Although other reputable scholars exist outside the four schools of thought, such as Imam Layth ibn Sad, Imam al-Tabari and the like, none of these recognised Imams whoever they may be, can come close to claiming such a comprehensive scholarship and widespread acceptance throughout the history of Islam until today, as found in the four schools of thought. Thus, we find great Islamic scholars such as Imam Ibn Rajab al-Hanbali, the author of an Arabic commentary on Sahih al-Bukhari, state unequivocally that the lay person is to only follow one of the four schools of thought in his book entitled: "Ar-Radd ala Man Ittaba Ghayr al-Madhahib al-Arba".

Similarly Imam al-Nawawi, one of the most senior and relied upon commentators of Sahih Muslim, explains the wisdom behind following one of these schools by stating:

"The reasoning for this ruling is that if it was permitted to follow any school one wished, it would lead to hand picking the dispensations of the schools and following one's desires. He would be choosing between Halal and Haram and obligatory and permissible.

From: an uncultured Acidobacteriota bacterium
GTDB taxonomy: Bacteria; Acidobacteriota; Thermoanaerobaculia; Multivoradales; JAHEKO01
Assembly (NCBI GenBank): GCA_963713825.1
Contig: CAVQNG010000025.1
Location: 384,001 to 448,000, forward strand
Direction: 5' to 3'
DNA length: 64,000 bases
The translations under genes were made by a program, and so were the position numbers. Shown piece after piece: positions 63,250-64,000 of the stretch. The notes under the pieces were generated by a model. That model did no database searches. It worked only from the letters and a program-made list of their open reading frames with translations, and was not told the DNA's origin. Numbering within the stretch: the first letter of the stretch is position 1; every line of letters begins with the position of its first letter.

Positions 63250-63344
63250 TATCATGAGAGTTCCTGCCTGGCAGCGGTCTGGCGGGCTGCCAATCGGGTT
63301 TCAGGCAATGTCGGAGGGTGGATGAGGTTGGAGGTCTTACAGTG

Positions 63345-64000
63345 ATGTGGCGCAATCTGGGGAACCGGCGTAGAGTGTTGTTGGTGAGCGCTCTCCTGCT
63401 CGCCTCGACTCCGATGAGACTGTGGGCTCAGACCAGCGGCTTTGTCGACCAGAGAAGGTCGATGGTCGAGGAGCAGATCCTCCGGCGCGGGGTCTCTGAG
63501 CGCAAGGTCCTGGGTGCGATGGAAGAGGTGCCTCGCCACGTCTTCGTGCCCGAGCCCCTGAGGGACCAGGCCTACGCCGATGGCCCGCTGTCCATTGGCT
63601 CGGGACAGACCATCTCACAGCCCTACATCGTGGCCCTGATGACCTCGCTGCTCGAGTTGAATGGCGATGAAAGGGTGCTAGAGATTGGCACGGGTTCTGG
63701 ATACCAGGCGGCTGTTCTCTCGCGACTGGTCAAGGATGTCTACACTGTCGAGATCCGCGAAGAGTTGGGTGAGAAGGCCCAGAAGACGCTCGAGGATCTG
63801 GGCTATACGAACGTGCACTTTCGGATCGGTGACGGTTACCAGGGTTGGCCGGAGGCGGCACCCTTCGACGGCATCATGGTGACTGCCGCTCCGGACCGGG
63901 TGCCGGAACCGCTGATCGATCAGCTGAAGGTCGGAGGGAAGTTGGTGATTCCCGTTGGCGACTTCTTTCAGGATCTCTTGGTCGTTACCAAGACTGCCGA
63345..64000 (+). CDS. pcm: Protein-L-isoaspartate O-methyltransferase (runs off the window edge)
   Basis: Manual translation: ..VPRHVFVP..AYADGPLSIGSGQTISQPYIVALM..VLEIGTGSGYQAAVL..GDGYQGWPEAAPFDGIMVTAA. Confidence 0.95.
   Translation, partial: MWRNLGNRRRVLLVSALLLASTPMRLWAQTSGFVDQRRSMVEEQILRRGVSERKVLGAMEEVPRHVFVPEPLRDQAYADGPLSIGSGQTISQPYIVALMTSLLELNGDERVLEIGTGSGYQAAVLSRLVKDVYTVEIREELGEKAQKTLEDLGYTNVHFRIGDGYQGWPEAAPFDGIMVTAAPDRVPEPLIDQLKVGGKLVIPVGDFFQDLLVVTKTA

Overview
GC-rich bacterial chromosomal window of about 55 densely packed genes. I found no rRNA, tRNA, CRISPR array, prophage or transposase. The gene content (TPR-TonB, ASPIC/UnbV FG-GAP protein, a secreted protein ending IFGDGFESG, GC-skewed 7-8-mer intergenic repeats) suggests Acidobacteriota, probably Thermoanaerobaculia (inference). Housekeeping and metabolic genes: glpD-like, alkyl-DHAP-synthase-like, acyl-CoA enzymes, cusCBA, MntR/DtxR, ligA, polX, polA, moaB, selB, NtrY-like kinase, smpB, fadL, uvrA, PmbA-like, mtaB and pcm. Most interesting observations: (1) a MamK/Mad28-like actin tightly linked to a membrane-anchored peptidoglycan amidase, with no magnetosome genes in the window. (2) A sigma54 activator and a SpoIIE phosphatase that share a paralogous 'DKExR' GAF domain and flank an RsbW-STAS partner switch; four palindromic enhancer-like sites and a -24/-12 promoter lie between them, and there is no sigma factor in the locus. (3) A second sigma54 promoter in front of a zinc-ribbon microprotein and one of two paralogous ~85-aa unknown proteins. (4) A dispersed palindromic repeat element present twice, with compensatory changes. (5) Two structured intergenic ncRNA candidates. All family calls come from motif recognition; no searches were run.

This is not the same as during the first generations, for the schools were not codified or widespread (in that era). Thus on this basis it is necessary for a (lay) person to strive in choosing a school which alone he follows." [Majmu' Sharh Al-Muhadh'dhab vol. 1 pg 499].

On the other hand, it should also be clear, for those rare individuals who have studied with qualified and reputable Islamic scholars the requisite Islamic knowledge mentioned above and have attained the level of a jurist, as attested by other scholars, they are not bound to follow a school of thought, as they are regarded as scholars in their own right.

In summary, a person who is not a jurist, can follow one of these four schools of thought and the expert Islamic scholarship of its Ulema, which has stood the test of time spanning a millennium, to reliably and correctly understand the rulings of the Quran and Sunnah, in accordance with the rulings of the above Quranic verse and Sahih Hadith.

Thus, following a school of thought as described, is self-evidently in adherence to the Quran and Sunnah, whereas not referring to Islamic scholars to understand the rulings of the Quran and Sunnah, by those who are not themselves scholars, is however, clearly contrary to the said Quranic verse and Sahih Hadith.

And Allah knows best

Answered by FCB Fatwa Department